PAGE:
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FESTVAL: A CELEBRATION OF THE ARTS : STEPS BEYOND THE NORM : Dance in the '80s: Look for more than mere display. Look for the unexpected, the unfamiliar, the innovative--swirling currents in the mainstream of dance

August 16, 1987|LEWIS SEGAL | Lewis Segal is The Times' dance writer

For local dance aficionados, the Los Angeles Festival offers both access to unfamiliar work and a chance to enlarge our limited frames of reference. Look for dance with more on its mind beyond mere display and, above all, dance reflecting the trends and cross-cultural influences of the past few years.

Based on information available at press time--and allowing for some educated guesses about unannounced repertory--the festival should provide a clear fix on many of the major issues that dancers have investigated in this decade.

Consider, for example, the development of rigorous, Germanic dance-theater a la Pina Bausch into the looser form of movement spectacle presented by the Compagnie Maguy Marin of France. In revolt against formal, American-style post-modernism and its focus on pure movement invention, Marin makes dance into just one component in her kaleidoscopic performances--and subordinates conventional demonstrations of prowess to the ongoing rush of multidisciplinary stagecraft.

Hers is a theater of images, of bold collage, and it is visual, not physical display that she seeks. Whether she's depicting a world of derelicts ("May B") or retelling a fairy tale with toy dolls ("Cendrillon" for the Lyon Opera-Ballet), or tracing the decline and fall of the virgin wilderness ("Babel Babel"), concept and staging are everything and dance-movement sometimes nothing more than gestural reinforcement.

Is Marin's work dance or performance art? Does it give us more or less than conventional--and even unconventional--dancey dance? Stay tuned: The controversy about Marin should be quite a spectacle in itself.

The transformation of so-called ethnic vocabularies reportedly links the festival programs of Urban Bush Women from the United States and Muteki-sha Dance Company from Japan. In each case, the distinctive movement-heritage of the choreographer is said to yield unexpectedly virtuosic and highly personal works of reminiscence and characterization.

Jowale Willa Jo Zollar of the American company draws upon black folklore in her freewheeling compendium of Southern matriarchal roles, "Anarchy, Wild Women and Dinah." The idea apparently is to keep it raw and authentic, not to streamline it into Alvin Ailey.

One of the few women specializing in the grotesque butoh idiom that arose in Japan in the aftermath of the Occupation, Natsu Nakajima uses the memory of a lost homeland as the basis for her movement diary, "Niwa."

In the past, Michael Clark of Great Britain, Karole Armitage of the United States and the team called Monnier-Duroure of France have all touched controversial issues of gender identity in their work, often declaring their defiance of societal norms through provocative costuming: tutus for Clark, black leather for Armitage, skirted unisex kimonos for Mathilde Monnier and Jean-Francois Duroure.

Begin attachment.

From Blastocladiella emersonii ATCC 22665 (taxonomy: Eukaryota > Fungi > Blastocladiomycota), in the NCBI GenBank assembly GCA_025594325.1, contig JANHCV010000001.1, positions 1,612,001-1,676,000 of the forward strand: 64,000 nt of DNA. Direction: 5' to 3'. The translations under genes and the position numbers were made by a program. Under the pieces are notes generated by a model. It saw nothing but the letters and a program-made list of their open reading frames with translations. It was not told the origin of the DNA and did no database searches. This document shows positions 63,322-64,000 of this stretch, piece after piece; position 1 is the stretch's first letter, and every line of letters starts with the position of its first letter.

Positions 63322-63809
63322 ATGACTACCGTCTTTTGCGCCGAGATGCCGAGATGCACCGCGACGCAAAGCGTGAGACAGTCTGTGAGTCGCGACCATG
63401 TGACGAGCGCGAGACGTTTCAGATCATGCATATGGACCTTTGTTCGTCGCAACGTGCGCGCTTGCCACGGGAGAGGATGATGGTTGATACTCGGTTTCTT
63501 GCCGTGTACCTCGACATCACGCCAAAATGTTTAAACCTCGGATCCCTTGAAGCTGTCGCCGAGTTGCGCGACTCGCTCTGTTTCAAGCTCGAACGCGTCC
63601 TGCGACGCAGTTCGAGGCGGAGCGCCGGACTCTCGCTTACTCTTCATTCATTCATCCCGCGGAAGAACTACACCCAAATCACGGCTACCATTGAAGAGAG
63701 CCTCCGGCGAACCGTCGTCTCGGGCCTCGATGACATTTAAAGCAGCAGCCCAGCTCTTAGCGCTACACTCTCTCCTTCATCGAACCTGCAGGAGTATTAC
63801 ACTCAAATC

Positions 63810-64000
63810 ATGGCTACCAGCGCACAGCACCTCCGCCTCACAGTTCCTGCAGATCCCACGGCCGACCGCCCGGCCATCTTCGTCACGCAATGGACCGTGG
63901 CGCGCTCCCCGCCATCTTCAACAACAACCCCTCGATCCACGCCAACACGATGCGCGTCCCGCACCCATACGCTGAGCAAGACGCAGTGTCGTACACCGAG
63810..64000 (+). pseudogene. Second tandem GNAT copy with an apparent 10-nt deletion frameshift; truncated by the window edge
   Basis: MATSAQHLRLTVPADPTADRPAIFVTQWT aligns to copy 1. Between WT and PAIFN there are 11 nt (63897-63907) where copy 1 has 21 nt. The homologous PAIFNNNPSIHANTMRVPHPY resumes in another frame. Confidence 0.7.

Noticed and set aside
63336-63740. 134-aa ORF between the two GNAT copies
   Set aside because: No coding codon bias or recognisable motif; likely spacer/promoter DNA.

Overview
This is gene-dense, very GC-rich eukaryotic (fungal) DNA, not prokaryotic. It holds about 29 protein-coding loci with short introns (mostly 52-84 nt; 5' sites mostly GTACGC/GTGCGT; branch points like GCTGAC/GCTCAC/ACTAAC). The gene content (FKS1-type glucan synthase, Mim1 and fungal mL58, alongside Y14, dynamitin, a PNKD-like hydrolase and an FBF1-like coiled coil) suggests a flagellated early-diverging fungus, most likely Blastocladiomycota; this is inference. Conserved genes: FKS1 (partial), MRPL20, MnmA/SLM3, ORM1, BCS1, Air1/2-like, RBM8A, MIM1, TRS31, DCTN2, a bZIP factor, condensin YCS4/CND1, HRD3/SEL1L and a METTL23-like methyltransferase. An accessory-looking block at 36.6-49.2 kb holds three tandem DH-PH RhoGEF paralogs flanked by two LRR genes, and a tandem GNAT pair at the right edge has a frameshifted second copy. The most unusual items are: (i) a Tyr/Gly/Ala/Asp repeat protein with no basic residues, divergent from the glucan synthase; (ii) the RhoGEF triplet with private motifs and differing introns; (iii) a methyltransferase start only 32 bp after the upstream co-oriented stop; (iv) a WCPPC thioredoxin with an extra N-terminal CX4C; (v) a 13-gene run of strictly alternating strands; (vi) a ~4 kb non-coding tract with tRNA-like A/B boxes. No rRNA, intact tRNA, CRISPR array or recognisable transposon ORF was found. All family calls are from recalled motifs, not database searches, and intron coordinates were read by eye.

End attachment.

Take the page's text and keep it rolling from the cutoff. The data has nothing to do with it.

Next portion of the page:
Though outrageous fashion proved an important embellishment to the choreography, cross-dressing was considered less the issue than questioning prevalent notions of what is essentially male or female in dancing and invading movement territory formerly considered off-limits.

Clark and Armitage each come from the world of ballet, where male and female norms are very precisely encoded. Their rebellion against this tradition has led them in some of their most celebrated work to statements of male sensuality, female toughness and ironic commentaries on behavioral roles that no longer pertain.

In contrast, Monnier and Duroure have no classical icons to smash; through collaboration they seek a pan-sexual image and use references ranging from pre-World War II cabaret performance down to new-wave performance art in their mordant rituals of accommodation.

Like Clark and Armitage, La La La Human Steps from Canada preserves a distinct contemporary edge through connection to pop culture--and also, like Monnier-Duroure, the Canadians pursue an insatiable curiosity about sexual relationships. Violent sexual relationships especially.

However outre the costumes or movement vocabulary, this is mainstream '80s dance. Sexual politics represents the decade's key choreographic theme, whether physicalized in the wild athleticism of La La La choreographer Edouard Locke or distilled through the formal group processes created by Susan Marshall of New York and Rudy Perez of Los Angeles.

There's a war out there, after all, and while Locke specializes in intense battlefield reports, Marshall and Perez have, in the past, preferred to explore the conflict's strategy, tactics and patterns of basic training.

In many of their pieces, Marshall and Perez investigate societal codes--the ties that bind. How those codes define or oppress people, what kind of feelings may be expressed and what may not, are revealed through systems of motion.

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